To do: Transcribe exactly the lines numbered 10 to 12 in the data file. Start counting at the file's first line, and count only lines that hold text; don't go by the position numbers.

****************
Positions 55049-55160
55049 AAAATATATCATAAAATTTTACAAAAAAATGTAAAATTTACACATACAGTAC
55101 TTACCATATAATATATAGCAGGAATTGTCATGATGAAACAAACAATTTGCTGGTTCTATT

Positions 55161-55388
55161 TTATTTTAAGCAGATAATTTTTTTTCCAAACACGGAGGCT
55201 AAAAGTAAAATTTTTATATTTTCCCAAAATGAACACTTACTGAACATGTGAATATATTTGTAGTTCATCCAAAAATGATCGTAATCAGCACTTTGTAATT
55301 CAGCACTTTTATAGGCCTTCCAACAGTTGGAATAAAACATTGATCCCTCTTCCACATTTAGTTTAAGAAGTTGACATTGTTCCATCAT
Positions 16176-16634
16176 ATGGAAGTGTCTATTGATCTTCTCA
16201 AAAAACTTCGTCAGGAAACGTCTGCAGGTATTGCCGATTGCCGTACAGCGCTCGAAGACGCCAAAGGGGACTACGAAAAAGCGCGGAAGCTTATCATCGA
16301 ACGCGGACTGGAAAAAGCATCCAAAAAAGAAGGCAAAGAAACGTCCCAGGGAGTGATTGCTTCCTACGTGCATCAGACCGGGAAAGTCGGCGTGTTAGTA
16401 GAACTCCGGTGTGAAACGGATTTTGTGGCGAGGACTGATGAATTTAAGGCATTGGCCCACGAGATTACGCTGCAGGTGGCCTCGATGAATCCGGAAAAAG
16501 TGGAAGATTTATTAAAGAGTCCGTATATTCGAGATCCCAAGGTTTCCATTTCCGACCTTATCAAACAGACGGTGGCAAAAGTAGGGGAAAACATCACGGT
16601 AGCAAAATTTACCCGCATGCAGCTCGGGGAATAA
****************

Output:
16201 AAAAACTTCGTCAGGAAACGTCTGCAGGTATTGCCGATTGCCGTACAGCGCTCGAAGACGCCAAAGGGGACTACGAAAAAGCGCGGAAGCTTATCATCGA
16301 ACGCGGACTGGAAAAAGCATCCAAAAAAGAAGGCAAAGAAACGTCCCAGGGAGTGATTGCTTCCTACGTGCATCAGACCGGGAAAGTCGGCGTGTTAGTA
16401 GAACTCCGGTGTGAAACGGATTTTGTGGCGAGGACTGATGAATTTAAGGCATTGGCCCACGAGATTACGCTGCAGGTGGCCTCGATGAATCCGGAAAAAG